Author Archives: Michael Kaechele

What to Do When Students Mess Around at Boards

As I have written about several times, I am using Vertical Non Permanent Surfaces (VNPS or boards for short) extensively this year. Students love it, and I get excellent, real time feedback on their mathematical thinking. Of course whiteboards can be used for any subject beyond math to get students thinking and talking. But even the best strategies in the classroom are not effective all of the time.

Sometimes students get restless or tired of the same routine. Sometimes the activity that I have planned tanks horribly. Students start to get off task. They may be doodling pictures at the boards, wandering the room and socializing with others, throwing erasers, or just passively sitting instead of collaborating with their teammates. Much of the time my back is to the room as I check in with a particular group. If I let these small behaviors go, things can escalate quickly.

So here are 8 things to try when students start messing around at whiteboards.

Clear Expectations

How one frames the class is critical. Set expectations daily before starting work at the boards. Remind students what they should (working together, sharing the marker, thinking, checking each other’s work, etc.) and should not (sitting, doodling, wandering, erasing other’s work, only watching, etc.) be doing. Stick with firm but fair consequences. It is important to establish a culture that time at the boards is for thinking and working, not socializing.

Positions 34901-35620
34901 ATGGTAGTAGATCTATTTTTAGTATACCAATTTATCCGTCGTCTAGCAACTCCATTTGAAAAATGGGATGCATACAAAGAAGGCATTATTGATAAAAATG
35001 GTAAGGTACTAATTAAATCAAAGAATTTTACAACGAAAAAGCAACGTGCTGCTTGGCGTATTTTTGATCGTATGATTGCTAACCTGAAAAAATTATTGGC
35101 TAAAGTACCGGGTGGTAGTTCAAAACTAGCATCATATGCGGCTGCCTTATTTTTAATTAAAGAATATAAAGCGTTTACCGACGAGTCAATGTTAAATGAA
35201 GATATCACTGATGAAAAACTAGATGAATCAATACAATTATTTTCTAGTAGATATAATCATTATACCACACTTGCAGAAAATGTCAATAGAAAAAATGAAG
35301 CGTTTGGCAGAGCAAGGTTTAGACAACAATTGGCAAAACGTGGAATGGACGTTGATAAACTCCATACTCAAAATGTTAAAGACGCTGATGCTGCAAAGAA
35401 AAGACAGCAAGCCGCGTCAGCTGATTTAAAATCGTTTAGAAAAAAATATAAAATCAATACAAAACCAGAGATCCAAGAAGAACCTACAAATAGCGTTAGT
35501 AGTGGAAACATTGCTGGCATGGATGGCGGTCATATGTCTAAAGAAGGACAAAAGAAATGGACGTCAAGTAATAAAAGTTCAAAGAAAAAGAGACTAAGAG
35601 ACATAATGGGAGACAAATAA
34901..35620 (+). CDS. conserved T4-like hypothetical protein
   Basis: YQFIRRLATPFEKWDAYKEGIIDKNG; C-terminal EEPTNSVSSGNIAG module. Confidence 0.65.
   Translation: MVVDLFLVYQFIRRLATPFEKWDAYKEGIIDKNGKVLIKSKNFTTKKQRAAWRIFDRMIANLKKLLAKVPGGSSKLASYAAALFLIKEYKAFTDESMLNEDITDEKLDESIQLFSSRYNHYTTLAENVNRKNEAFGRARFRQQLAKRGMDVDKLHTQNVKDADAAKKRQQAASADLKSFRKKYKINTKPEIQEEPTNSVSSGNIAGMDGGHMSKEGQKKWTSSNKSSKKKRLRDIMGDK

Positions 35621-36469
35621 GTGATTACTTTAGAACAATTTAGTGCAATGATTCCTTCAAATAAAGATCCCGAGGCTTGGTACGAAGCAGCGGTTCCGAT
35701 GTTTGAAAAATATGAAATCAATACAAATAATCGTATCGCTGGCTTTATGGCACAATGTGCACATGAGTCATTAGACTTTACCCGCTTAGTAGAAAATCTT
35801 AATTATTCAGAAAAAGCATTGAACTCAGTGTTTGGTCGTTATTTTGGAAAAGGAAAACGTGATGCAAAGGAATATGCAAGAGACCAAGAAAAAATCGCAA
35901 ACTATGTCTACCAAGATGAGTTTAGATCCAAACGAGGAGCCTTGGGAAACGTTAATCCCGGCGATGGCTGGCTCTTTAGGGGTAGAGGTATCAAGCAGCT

SEL Lesson

If you notice a trend starting of conduct that is unacceptable than plan a five minute mini-lesson on an SEL competency such as collaboration or perseverance. Target the specific behavior you observe to discuss and focus on improving that day. This might be with a small group or the whole class as needed. Challenge students to work on that skillset for the day and have them reflect at the end of the class on how they did. They could do a quick Turn and Talk with their group or rate themselves on Fist to Five on how they did. If you see groups or individuals still struggling have a private conversation about your observations and challenge them to improve tomorrow. Consistently talking about SEL skills and reflecting on them is a great way to grow them in students.

Remove Individuals

Sometimes one or two students are sabotaging the class with their choices. Avoid “punishing” the whole class in this circumstance. Instead send the individuals back to their seats to work by themselves for the day while the rest of the class continues board work. Prepare a couple of extra copies of the activity and have these students work alone. Remind them that this is only for today and that they can try again to work with a group tomorrow. Most students want to be at the boards with others and this will motivate them to monitor themselves.

Slice Better